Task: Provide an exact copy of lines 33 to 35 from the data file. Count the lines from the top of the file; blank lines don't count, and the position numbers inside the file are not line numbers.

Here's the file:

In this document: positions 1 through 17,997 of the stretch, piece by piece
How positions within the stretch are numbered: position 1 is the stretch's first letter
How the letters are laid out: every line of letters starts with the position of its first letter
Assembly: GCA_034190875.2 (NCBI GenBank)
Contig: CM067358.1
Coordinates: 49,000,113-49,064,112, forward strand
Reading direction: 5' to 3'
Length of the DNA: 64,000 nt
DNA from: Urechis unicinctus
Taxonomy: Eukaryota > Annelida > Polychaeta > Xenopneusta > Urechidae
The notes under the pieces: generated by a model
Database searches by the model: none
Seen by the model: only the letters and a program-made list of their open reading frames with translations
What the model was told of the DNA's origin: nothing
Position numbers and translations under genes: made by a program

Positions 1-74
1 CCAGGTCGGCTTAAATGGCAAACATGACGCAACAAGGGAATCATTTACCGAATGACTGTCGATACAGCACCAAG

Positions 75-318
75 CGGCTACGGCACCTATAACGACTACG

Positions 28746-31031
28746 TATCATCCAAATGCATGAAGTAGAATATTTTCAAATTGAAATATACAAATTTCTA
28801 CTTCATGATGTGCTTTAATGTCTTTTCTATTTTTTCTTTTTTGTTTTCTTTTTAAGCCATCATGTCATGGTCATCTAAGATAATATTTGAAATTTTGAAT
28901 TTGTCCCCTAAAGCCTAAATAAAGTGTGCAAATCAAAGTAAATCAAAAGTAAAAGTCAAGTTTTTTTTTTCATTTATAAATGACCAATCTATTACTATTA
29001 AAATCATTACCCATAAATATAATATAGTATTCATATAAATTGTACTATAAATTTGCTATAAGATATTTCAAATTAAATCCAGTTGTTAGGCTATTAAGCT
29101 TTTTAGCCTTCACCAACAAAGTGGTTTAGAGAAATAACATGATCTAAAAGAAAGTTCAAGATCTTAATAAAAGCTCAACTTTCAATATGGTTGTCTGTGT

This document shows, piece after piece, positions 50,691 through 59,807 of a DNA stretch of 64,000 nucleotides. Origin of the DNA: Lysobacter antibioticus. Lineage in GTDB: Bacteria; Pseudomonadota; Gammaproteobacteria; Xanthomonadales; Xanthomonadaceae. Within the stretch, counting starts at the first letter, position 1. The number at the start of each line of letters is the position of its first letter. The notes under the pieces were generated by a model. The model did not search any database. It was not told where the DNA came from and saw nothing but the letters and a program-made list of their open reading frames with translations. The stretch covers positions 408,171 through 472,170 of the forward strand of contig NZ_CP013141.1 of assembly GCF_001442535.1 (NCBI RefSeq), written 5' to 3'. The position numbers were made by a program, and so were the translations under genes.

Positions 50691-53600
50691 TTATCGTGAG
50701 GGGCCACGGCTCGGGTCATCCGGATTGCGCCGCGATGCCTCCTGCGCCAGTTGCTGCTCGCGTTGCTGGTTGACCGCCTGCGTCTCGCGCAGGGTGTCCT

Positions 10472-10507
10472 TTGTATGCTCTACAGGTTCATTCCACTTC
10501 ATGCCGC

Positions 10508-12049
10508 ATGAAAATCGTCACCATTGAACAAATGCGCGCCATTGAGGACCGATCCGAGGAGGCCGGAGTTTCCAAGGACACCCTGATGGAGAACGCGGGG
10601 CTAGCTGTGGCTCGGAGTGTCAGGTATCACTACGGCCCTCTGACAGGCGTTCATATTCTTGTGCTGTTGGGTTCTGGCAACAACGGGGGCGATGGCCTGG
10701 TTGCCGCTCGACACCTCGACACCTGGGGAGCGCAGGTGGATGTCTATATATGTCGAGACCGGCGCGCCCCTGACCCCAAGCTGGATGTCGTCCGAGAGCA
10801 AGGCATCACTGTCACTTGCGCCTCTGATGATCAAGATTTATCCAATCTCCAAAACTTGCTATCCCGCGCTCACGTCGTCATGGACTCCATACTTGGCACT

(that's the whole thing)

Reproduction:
Positions 10508-12049
10508 ATGAAAATCGTCACCATTGAACAAATGCGCGCCATTGAGGACCGATCCGAGGAGGCCGGAGTTTCCAAGGACACCCTGATGGAGAACGCGGGG
10601 CTAGCTGTGGCTCGGAGTGTCAGGTATCACTACGGCCCTCTGACAGGCGTTCATATTCTTGTGCTGTTGGGTTCTGGCAACAACGGGGGCGATGGCCTGG